EU/UK: Brexit Negotiation Guidelines Adopted; Negotiation Mandate Recommendation Presented by the European Commission
On April 29, 2017, heads of EU Member States adopted Brexit negotiation guidelines and on May 3, the European Commission presented its recommendation for a negotiation mandate, which must be approved by the Council of the European Union on May 22. The first priority of the negotiations is safeguarding the status and the rights derived from EU law for EU citizens residing and/or working in the United Kingdom and vice versa. Talks with the United Kingdom regarding this mandate will most likely begin in June 2017, after the General Election in Britain.
On April 29, 2017, heads of EU Member States adopted Brexit negotiation guidelines at an Extraordinary European Council meeting in Brussels. On May 3, the European Commission presented its recommendation for a negotiation mandate, which must be approved by the Council of the European Union on May 22. Talks with the United Kingdom regarding this mandate will most likely begin in June 2017, after the General Election in Britain.
The European Commission's Recommendation
The European Commission's proposal reflects a two-phase approach. First, the negotiations with the UK will focus on the withdrawal arrangements. Second, talks about the transition and the future EU-UK relationship will begin - but only once significant progress on the withdrawal agreement has been made.
EU and UK Nationals' Rights
The first priority of the EU negotiations regarding the withdrawal agreement is safeguarding the status and the rights derived from EU law for EU citizens residing (or having resided) and/or working (or having worked) in the United Kingdom and vice versa. The European Union aims for these rights to be protected for the lifetimes of those concerned.
Also, to achieve as much legal certainty as possible, the European Commission highlighted that the following elements must be included in the withdrawal agreement:
- Who exactly will qualify for this conservation of acquired rights: the European Union insists that the cut-off date should be the actual withdrawal date when the United Kingdom is no longer an EU country and not any other date before it. Therefore, all EU nationals starting to work or moving to the United Kingdom even after the notification date should still qualify.
- What rights will be protected: residence rights, social rights, right to access the labour market or to take up self employment.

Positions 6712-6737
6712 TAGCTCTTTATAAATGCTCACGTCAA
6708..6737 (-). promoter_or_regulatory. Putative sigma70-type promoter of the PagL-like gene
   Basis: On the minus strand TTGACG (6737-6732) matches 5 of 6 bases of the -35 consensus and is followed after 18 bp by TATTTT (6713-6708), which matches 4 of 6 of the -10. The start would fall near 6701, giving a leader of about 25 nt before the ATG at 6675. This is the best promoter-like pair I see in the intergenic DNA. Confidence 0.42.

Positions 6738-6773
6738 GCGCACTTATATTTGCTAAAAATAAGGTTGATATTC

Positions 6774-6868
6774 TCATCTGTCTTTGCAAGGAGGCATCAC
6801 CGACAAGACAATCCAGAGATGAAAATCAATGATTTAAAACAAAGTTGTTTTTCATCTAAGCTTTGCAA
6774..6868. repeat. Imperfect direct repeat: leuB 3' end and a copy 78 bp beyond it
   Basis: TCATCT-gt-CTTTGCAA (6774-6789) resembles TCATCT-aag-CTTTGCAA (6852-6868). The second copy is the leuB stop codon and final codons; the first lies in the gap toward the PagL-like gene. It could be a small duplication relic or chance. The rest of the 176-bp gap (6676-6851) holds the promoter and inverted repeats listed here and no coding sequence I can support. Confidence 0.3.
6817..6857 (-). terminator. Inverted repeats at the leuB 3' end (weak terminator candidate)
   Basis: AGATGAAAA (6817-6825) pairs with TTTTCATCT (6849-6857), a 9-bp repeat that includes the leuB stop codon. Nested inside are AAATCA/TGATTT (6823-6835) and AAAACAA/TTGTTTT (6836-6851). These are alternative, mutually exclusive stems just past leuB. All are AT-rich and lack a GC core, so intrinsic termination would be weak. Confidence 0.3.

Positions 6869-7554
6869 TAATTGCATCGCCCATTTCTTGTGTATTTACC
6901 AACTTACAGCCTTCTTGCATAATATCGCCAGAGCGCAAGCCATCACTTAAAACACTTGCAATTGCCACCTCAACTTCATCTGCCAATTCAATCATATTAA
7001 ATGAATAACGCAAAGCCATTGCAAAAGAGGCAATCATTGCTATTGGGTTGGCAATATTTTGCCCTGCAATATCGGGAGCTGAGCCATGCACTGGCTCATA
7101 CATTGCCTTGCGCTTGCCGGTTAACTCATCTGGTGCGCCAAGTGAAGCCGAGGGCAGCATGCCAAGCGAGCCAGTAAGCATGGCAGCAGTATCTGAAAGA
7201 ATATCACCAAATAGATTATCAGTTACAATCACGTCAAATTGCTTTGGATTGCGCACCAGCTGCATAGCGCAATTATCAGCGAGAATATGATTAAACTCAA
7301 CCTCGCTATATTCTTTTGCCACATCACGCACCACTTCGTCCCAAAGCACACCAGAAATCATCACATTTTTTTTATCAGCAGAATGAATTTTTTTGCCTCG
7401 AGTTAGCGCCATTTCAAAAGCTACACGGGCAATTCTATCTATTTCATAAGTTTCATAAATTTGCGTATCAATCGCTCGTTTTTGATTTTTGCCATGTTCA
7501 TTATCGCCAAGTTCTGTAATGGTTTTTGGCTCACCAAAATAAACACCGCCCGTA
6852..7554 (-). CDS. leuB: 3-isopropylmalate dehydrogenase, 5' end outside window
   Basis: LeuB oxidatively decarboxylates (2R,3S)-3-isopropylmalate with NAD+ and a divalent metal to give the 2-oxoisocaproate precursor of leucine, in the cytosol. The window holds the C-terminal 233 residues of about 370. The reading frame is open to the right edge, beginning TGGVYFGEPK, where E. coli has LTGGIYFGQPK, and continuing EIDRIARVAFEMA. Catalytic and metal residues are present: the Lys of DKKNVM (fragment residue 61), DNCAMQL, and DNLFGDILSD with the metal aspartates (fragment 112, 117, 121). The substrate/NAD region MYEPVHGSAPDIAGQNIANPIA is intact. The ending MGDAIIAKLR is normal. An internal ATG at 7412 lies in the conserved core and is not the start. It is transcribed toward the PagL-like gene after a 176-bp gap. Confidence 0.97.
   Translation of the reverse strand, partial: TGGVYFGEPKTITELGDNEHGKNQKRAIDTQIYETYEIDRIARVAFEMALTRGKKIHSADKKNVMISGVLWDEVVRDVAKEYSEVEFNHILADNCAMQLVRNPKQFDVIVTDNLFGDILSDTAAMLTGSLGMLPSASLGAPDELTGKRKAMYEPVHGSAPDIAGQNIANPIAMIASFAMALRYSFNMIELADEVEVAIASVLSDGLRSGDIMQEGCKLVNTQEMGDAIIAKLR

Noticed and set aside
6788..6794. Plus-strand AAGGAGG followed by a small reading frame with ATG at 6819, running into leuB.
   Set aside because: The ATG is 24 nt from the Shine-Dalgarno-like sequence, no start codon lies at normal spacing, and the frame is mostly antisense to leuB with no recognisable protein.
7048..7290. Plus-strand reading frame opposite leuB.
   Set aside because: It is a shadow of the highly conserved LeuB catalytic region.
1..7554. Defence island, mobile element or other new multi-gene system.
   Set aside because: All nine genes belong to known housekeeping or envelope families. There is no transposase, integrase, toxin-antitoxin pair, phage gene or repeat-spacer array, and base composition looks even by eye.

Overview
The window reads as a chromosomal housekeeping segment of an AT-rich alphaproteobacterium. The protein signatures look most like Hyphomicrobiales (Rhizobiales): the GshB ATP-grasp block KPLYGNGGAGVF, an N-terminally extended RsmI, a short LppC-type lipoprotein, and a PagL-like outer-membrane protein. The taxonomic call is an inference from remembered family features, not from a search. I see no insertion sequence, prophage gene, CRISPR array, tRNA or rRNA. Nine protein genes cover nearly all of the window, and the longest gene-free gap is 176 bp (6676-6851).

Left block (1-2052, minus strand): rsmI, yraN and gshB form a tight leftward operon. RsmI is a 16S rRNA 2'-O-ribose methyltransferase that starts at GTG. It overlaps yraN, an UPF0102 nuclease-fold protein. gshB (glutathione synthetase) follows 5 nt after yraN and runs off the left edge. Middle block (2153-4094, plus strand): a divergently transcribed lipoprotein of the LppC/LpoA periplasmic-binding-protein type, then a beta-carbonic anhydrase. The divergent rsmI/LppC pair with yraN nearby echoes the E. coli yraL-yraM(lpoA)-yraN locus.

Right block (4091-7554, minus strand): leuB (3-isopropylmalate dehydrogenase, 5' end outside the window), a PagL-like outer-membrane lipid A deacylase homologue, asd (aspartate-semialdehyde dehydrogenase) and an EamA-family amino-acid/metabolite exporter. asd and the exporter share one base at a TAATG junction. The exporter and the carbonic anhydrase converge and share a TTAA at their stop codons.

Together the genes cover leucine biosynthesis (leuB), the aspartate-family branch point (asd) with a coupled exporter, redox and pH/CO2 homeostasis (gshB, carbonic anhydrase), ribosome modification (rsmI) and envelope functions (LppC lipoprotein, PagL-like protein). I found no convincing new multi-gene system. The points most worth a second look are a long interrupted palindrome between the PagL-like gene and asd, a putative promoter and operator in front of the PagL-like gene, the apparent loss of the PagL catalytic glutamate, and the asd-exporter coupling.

- Arrangements for diplomas, certificates and other professional qualifications' recognition.
Other issues to be discussed in the context of the withdrawal agreement include the financial commitments of the United Kingdom before it leaves the European Union, solutions to avoid a hard border with Ireland and the protection of the rights and interests of nationals of the British Overseas Territories in Cyprus.
The European Union has stated that an agreement on all of these issues must be reached before a withdrawal agreement can be concluded. The date of entry into force of this agreement is expected to be March 30, 2019 at the latest, unless both the European Union and the United Kingdom agree to extend this deadline.
What This Means for Foreign Nationals
The European Commission's proposal reflects a strong interest in conserving the rights of UK/EU nationals in the European Union/United Kingdom according to the equal treatment principle, an EU legal principle which prohibits discrimination based on nationality. Although the results of the negotiations are far from clear, UK and EU nationals' situations have not yet changed and will not change until the United Kingdom is no longer an EU country.
Fragomen will monitor the talks and regularly update clients on their outcome, as well as the best measures to maximize the rights to be granted by the withdrawal agreement.
For more information, please visit Fragomen's dedicated Brexit site , which contains news, FAQs, and analysis/commentary in the form of blogs, videos, webcasts and events.
This alert is for informational purposes only. If you have any questions, please contact the global immigration professional with whom you work at Fragomen or send an email to firstname.lastname@example.org.